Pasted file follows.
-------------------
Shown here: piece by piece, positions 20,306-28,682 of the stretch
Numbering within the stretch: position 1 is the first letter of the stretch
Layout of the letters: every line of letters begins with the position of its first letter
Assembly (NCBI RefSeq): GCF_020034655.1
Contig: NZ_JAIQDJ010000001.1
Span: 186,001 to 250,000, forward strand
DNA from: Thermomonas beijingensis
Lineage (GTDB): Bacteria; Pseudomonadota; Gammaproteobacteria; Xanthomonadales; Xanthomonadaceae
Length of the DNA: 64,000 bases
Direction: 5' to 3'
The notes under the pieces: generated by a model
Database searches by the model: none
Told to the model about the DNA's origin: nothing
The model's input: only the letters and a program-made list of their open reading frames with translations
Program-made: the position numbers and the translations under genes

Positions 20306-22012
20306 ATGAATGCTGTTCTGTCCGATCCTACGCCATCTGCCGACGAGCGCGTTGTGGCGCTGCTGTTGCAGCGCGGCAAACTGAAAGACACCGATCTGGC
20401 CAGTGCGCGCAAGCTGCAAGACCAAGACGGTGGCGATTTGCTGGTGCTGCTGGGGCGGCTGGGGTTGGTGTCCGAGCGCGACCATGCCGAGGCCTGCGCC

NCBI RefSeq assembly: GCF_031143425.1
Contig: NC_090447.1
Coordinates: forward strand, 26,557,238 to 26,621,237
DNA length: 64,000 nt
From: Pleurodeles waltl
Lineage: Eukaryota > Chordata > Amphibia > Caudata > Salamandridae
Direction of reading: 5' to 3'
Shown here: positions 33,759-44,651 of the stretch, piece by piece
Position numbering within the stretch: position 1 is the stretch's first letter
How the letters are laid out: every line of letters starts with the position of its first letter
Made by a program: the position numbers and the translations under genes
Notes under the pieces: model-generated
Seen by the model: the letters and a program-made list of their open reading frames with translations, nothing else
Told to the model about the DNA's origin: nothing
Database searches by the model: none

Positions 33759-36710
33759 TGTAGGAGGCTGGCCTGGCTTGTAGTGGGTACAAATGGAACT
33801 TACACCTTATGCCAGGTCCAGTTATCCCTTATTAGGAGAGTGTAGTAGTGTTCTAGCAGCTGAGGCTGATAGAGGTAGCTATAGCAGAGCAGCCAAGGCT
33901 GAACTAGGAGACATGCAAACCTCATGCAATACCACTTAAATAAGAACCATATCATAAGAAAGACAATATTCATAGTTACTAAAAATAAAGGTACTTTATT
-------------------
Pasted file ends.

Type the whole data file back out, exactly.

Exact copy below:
Shown here: piece by piece, positions 20,306-28,682 of the stretch
Numbering within the stretch: position 1 is the first letter of the stretch
Layout of the letters: every line of letters begins with the position of its first letter
Assembly (NCBI RefSeq): GCF_020034655.1
Contig: NZ_JAIQDJ010000001.1
Span: 186,001 to 250,000, forward strand
DNA from: Thermomonas beijingensis
Lineage (GTDB): Bacteria; Pseudomonadota; Gammaproteobacteria; Xanthomonadales; Xanthomonadaceae
Length of the DNA: 64,000 bases
Direction: 5' to 3'
The notes under the pieces: generated by a model
Database searches by the model: none
Told to the model about the DNA's origin: nothing
The model's input: only the letters and a program-made list of their open reading frames with translations
Program-made: the position numbers and the translations under genes

Positions 20306-22012
20306 ATGAATGCTGTTCTGTCCGATCCTACGCCATCTGCCGACGAGCGCGTTGTGGCGCTGCTGTTGCAGCGCGGCAAACTGAAAGACACCGATCTGGC
20401 CAGTGCGCGCAAGCTGCAAGACCAAGACGGTGGCGATTTGCTGGTGCTGCTGGGGCGGCTGGGGTTGGTGTCCGAGCGCGACCATGCCGAGGCCTGCGCC

NCBI RefSeq assembly: GCF_031143425.1
Contig: NC_090447.1
Coordinates: forward strand, 26,557,238 to 26,621,237
DNA length: 64,000 nt
From: Pleurodeles waltl
Lineage: Eukaryota > Chordata > Amphibia > Caudata > Salamandridae
Direction of reading: 5' to 3'
Shown here: positions 33,759-44,651 of the stretch, piece by piece
Position numbering within the stretch: position 1 is the stretch's first letter
How the letters are laid out: every line of letters starts with the position of its first letter
Made by a program: the position numbers and the translations under genes
Notes under the pieces: model-generated
Seen by the model: the letters and a program-made list of their open reading frames with translations, nothing else
Told to the model about the DNA's origin: nothing
Database searches by the model: none

Positions 33759-36710
33759 TGTAGGAGGCTGGCCTGGCTTGTAGTGGGTACAAATGGAACT
33801 TACACCTTATGCCAGGTCCAGTTATCCCTTATTAGGAGAGTGTAGTAGTGTTCTAGCAGCTGAGGCTGATAGAGGTAGCTATAGCAGAGCAGCCAAGGCT
33901 GAACTAGGAGACATGCAAACCTCATGCAATACCACTTAAATAAGAACCATATCATAAGAAAGACAATATTCATAGTTACTAAAAATAAAGGTACTTTATT